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A Lesson Passed from Father to Son in Brazil: He Who Doesn’t Steal Is a Sucker

Father and son Distinguished reader, lovely lady reader, put yourself in the shoes of someone who has to write every week. I am not referring to the obligation to produce a text regularly without fail. Sometimes, like everything in life is a little boring, but with experience this is a piece of cake, there are tricks and tips learned informally over the years and this is no sweat for the old hand.

What’s really boring, in my opinion, is the “hook,” the need that the text be based in the surrounding reality. Of course, nothing prevents you to write something entirely fanciful or delusional, but the usual is that the article or report is elicited by the daily life, something that is going on, or is drawing attention.

That’s right. Today, once again, what’s the hook? Whether you read the newspaper or hear on the corner, all we talk about is thievery. Widespread thievery, embezzlement, commissions, kickbacks. We steal everything, everywhere. We steal government funds in the Union, states and municipalities.

We steal humanitarian donations and emergency funds to help disaster victims. We steal material, we steal fuel, we steal whatever can be stolen. What’s the hook then? It can only be thievery. There is no other, at least that I see. It is the theme of the day, no use trying to choose another, it imposes itself.

Today I believe there isn’t a single Brazilian man or Brazilian woman (from time to time I do it right when using the new rule to distinguish between the genders) who do not have the conviction that at least most of the rulers, in the three powers, are made of abusive privileged people and thieves, in the broadest sense the term may have.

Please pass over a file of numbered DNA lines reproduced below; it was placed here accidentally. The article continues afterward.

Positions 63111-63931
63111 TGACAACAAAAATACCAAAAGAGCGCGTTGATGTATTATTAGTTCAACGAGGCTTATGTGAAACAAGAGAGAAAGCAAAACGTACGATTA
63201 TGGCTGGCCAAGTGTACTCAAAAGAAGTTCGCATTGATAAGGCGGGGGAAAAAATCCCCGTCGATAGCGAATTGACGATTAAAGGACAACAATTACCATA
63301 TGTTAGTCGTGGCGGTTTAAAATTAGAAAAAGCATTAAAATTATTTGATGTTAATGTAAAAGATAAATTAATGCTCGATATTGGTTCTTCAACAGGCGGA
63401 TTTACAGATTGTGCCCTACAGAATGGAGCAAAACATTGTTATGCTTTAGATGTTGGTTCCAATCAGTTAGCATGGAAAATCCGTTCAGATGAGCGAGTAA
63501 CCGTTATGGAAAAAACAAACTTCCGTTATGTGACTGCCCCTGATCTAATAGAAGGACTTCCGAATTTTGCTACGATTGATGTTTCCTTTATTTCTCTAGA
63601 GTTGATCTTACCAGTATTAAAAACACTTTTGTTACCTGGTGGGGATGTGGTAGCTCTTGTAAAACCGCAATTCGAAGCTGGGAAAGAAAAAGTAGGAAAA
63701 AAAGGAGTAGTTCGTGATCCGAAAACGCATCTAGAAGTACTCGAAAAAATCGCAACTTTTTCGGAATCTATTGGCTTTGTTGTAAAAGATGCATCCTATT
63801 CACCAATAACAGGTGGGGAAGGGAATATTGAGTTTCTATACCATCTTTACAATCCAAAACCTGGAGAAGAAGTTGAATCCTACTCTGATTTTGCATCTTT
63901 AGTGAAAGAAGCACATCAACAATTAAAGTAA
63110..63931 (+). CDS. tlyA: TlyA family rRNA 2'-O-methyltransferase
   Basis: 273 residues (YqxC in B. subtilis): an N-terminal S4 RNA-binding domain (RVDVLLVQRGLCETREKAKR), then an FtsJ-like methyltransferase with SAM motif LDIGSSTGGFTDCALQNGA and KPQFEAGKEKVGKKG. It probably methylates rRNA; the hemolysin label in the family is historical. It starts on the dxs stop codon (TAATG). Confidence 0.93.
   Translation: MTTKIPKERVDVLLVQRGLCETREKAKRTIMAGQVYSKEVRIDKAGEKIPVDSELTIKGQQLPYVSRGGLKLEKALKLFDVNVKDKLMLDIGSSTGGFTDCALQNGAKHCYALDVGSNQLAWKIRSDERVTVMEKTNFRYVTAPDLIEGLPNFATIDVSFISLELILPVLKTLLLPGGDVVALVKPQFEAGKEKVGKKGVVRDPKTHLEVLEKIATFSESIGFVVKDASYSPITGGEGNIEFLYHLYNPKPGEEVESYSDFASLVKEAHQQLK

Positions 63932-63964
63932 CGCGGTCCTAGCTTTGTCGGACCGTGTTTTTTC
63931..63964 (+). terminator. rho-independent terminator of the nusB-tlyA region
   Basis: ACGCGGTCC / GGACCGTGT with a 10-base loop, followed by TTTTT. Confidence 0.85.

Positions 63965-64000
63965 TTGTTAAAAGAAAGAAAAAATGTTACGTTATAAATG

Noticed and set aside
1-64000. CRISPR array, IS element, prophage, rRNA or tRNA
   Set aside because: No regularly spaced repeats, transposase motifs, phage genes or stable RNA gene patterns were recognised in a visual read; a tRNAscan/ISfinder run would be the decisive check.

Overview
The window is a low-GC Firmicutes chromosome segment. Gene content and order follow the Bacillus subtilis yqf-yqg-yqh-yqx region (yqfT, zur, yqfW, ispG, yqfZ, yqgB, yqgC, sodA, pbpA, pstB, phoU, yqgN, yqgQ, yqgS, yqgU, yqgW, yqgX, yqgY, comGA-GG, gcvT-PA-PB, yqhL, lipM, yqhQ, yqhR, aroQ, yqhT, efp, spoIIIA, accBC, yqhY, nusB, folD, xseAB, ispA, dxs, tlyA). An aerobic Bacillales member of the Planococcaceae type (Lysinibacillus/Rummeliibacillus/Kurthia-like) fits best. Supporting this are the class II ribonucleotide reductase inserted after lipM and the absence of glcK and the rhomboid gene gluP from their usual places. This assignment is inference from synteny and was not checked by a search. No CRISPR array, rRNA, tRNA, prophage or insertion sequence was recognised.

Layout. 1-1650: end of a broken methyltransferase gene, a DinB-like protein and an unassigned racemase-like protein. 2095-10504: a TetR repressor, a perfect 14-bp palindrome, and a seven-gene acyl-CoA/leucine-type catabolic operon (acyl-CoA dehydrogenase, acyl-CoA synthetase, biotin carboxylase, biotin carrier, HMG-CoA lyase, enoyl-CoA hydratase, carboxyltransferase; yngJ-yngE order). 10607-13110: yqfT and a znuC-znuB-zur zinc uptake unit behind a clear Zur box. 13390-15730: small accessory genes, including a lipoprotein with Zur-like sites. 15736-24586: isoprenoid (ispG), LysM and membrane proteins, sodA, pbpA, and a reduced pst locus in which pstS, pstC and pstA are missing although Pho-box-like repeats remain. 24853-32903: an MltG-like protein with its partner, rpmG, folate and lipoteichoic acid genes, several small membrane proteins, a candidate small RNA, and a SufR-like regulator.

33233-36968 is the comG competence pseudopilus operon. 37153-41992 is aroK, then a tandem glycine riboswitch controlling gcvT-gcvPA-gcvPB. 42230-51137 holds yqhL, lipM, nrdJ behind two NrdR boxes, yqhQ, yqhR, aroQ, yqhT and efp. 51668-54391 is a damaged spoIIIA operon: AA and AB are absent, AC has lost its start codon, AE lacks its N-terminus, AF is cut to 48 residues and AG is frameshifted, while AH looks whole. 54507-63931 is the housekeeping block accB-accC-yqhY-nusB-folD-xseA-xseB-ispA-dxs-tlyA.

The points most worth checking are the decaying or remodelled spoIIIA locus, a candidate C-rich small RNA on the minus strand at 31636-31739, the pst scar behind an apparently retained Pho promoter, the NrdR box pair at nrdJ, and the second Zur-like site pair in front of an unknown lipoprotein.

We got used to it, it’s part of our daily routine, nothing surprises anyone anymore. Even the most jaw-dropping offense may be true. And  we’re also used to the fact that nothing happens to the thieves. They not only stay out of jail, as they must carry on living happily with their stolen money, because we never hear any news about money being returned.

That is, as much as someone in authority tells us expressly to the contrary, using a dubious legalese and warped statistics, the truth is that in Brazil, crime pays. I assume that even the most inept burglars have at least a vague perception that all powerful people steal, so it is once again proven that he who doesn’t steal is a sucker.

Sometimes it almost seems that there is a central location where fraud programs are written, because the thieves’ ingenuity knows no bounds, and today, analyzing the dirty tricks applied in one or two ministries would require a skilled professional with years of study and experience. As soon as an organ or budget is created, a gang appears dedicated to stealing that organ or make away with that money.

We are suspicious of everything from public works to lotteries, from the police to the courts. We can count on the fingers of one hand the rulers in any of the three powers, that we still believe we can trust – and there’s growing mistrust in them, as well as the cynicism and apathy in the face of a situation that seems insoluble as someone who meets a bad fate and can never get rid of it.